Earthworms promoted plant growth and modified soil physical structure

We showed that the anecic earthworm L. terrestris can buffer the soil–plant system against the effects of intense rain events. Earthworms counteracted the adverse effects of intense precipitation on model ryegrass mesocosms, partially (first+R event, Fig. 2a) or fully (second+R event, Fig. 2b) offsetting rain-induced reduction of aboveground plant biomass. Soil moisture data from 35 cm depth suggest that water flow belowground was improved by earthworm presence after 24 h (Fig. 4). This interpretation should be taken as tentative, because soil moisture was measured only under six mesocosm units, but is nonetheless consistent with the presence of macropores only in mesocosms with added L. terrestris (+L). We recognize that our irrigation technique did not realistically simulate the small-scale impact of raindrops, but we argue that it was adequate for the aims of the study.

Waterlogging duration at the soil surface was not clearly affected by earthworm presence. A reason could be that the water input was not enough to approximate saturation. It should be noted, however, that water infiltration is highly heterogeneous in space (Hassler et al. 2014), and that the experiment was performed in intact soil, rather than in a homogenised substrate. Water infiltration may indeed be unpredictable even under highly controlled conditions: for instance, in a greenhouse experiment that simulated a heavy rainfall event similar to ours (40 mm), anecic earthworms increased water infiltration (Zaller et al. 2011), but the effect was not repeatable in a subsequent experiment with similar methodology (Zaller et al. 2014).

Only 40 % of the inoculated earthworms were recovered at the end of the experiment, indicating mortality, inefficiency of AITC extraction from deep soil, or (though less likely) escape despite the Velcro strips. Escape belowground cannot be excluded either, although it would imply that the earthworms burrowed not only vertically but also horizontally below the mesocosms, and no signs of such activity were observed inside the mesocosms. Notably, vertical macropores were found also in +L mesocosms where no earthworm was retrieved, indicating that the missing earthworms had been active during the experiment. Those macropores were considered burrows formed by L. terrestris, as no such structures were found in any –L mesocosm. In +L there was no correlation between number of burrows and earthworm abundance or biomass, suggesting that some earthworms shared a burrow.

There were on average more than twice as many burrows in the intense rain regime as in the control regime, despite no corresponding difference in the number of earthworms retrieved at the end of the experiment (Fig. 3). Assuming that any missing individuals had died during the experiment, this indicates that the earthworms were digging more burrows under the intense rain regime. This was an unexpected and novel finding: although earthworms are known to react to intense rainfall by obstructing their burrows temporarily (Ela et al. 1992), we are unaware of any previous study in field conditions that showed increased burrowing behaviour in response to increased soil moisture or intense rain. Such increased burrowing activity could be due to a facilitative effect of intense rainfall (i.e., conditions were favourable for digging), or on the contrary it could indicate that the earthworms were stressed by the disturbance and tried to escape or improve their habitat conditions. Regarding L. terrestris survival and growth, it has been shown that high soil moisture may be favourable (Berry and Jordan 2001), while prolonged flooding is detrimental (Fournier et al. 2012).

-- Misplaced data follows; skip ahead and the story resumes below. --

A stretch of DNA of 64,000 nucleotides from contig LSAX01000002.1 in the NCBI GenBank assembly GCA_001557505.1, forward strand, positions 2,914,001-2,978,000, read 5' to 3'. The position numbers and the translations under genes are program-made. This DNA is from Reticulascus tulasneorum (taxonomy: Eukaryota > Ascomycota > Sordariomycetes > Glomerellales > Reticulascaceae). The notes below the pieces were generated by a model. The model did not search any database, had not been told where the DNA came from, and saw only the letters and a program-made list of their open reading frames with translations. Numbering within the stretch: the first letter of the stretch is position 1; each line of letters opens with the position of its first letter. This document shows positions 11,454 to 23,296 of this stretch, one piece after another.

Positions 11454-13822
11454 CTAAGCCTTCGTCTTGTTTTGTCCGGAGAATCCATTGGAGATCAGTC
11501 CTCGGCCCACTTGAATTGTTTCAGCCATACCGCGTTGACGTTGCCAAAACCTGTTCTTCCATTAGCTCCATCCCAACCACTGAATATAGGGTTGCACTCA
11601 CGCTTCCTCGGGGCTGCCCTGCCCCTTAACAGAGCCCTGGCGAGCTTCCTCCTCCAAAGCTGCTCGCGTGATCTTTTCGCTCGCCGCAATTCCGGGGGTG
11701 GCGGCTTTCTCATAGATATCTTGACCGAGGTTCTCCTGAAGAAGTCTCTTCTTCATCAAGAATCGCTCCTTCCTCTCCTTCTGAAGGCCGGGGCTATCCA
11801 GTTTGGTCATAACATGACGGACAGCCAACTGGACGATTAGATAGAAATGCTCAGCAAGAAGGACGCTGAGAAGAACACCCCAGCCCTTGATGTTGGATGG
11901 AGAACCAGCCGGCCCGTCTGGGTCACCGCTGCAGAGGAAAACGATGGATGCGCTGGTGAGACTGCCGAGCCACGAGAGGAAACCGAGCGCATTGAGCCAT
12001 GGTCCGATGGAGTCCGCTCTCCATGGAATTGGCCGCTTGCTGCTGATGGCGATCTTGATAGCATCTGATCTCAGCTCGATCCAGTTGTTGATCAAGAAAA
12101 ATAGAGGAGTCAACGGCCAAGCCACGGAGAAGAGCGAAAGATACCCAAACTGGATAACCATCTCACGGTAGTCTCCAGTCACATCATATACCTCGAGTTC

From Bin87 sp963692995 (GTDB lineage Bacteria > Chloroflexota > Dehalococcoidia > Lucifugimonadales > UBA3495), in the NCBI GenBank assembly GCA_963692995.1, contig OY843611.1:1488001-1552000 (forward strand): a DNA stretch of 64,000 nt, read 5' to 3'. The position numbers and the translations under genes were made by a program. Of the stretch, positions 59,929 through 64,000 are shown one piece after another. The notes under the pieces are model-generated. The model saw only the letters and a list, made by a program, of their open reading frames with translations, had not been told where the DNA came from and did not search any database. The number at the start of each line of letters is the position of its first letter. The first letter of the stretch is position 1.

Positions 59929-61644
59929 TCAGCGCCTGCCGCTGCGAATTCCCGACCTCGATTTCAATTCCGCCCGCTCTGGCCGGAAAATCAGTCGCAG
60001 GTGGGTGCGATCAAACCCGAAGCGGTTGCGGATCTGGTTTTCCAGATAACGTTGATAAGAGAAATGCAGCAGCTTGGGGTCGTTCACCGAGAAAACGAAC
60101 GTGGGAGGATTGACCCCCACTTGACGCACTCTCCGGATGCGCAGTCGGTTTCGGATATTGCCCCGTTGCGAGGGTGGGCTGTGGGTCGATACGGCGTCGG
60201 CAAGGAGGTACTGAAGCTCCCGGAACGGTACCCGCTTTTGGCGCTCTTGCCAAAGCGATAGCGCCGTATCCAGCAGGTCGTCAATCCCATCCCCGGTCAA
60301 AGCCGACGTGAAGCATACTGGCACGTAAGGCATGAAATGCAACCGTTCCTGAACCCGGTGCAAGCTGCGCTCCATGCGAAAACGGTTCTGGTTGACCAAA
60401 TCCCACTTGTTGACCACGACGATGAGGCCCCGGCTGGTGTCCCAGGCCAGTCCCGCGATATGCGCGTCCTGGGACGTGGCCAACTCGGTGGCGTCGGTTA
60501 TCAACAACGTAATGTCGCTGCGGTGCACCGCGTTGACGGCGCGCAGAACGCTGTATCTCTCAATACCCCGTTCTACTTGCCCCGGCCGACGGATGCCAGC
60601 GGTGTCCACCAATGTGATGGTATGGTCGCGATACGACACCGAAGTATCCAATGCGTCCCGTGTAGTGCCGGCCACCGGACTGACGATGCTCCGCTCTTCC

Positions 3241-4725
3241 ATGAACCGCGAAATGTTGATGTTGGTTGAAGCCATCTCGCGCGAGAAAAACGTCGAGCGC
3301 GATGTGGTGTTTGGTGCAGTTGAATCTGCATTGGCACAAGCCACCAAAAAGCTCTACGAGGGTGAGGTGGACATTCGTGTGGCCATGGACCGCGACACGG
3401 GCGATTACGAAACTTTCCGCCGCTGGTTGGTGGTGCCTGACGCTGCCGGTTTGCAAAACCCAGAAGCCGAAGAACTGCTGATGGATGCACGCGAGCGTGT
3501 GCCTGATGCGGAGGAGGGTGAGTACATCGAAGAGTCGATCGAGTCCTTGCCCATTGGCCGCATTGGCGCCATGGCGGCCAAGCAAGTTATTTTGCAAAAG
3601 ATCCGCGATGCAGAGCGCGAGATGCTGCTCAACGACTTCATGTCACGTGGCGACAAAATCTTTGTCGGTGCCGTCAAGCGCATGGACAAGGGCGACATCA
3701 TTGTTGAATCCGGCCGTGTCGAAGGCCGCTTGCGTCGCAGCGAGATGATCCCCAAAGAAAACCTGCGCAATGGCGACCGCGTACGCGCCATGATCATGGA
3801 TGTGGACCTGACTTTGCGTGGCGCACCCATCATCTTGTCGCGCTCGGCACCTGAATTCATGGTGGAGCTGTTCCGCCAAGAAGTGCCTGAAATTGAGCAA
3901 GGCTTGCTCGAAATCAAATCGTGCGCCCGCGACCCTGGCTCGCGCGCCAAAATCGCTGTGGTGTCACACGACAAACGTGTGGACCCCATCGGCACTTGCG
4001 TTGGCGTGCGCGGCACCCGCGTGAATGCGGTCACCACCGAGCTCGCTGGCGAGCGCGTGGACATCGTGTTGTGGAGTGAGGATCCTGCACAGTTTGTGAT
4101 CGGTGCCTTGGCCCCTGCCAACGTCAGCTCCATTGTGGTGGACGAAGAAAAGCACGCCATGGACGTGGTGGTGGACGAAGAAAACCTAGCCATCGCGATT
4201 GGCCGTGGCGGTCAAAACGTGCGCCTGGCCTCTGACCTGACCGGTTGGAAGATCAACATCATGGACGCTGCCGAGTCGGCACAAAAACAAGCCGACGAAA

Fig. 3

Percentage of the introduced L. terrestris individuals found at the end of the experiment (triangles), and density of continuous vertical macropores (circles) in the two precipitation regimes (+L treatment only). The p-values refer to the comparison between the two R regimes, and are based on a Poisson GLM and a general linear model, respectively

How did the earthworms counteract negative effects of rain on plants?

The supposedly faster decrease of soil moisture after the intense rain event in the presence of earthworms (Fig. 4), coupled with the lack of vertical macropores in earthworm-free mesocosms, suggests that L. terrestris counteracted the rain-induced disturbance of plant growth by enhancing water drainage through burrow formation. Water flow in macropores is considerably faster than in matrix soil (Jarvis 2007), and early experimental work showed that earthworm presence can prevent waterlogging (Guild 1955). On the other hand, it is possible that the intense rainfall disturbance did not induce anoxia in the rhizosphere, as waterlogging duration aboveground was not affected by earthworm presence.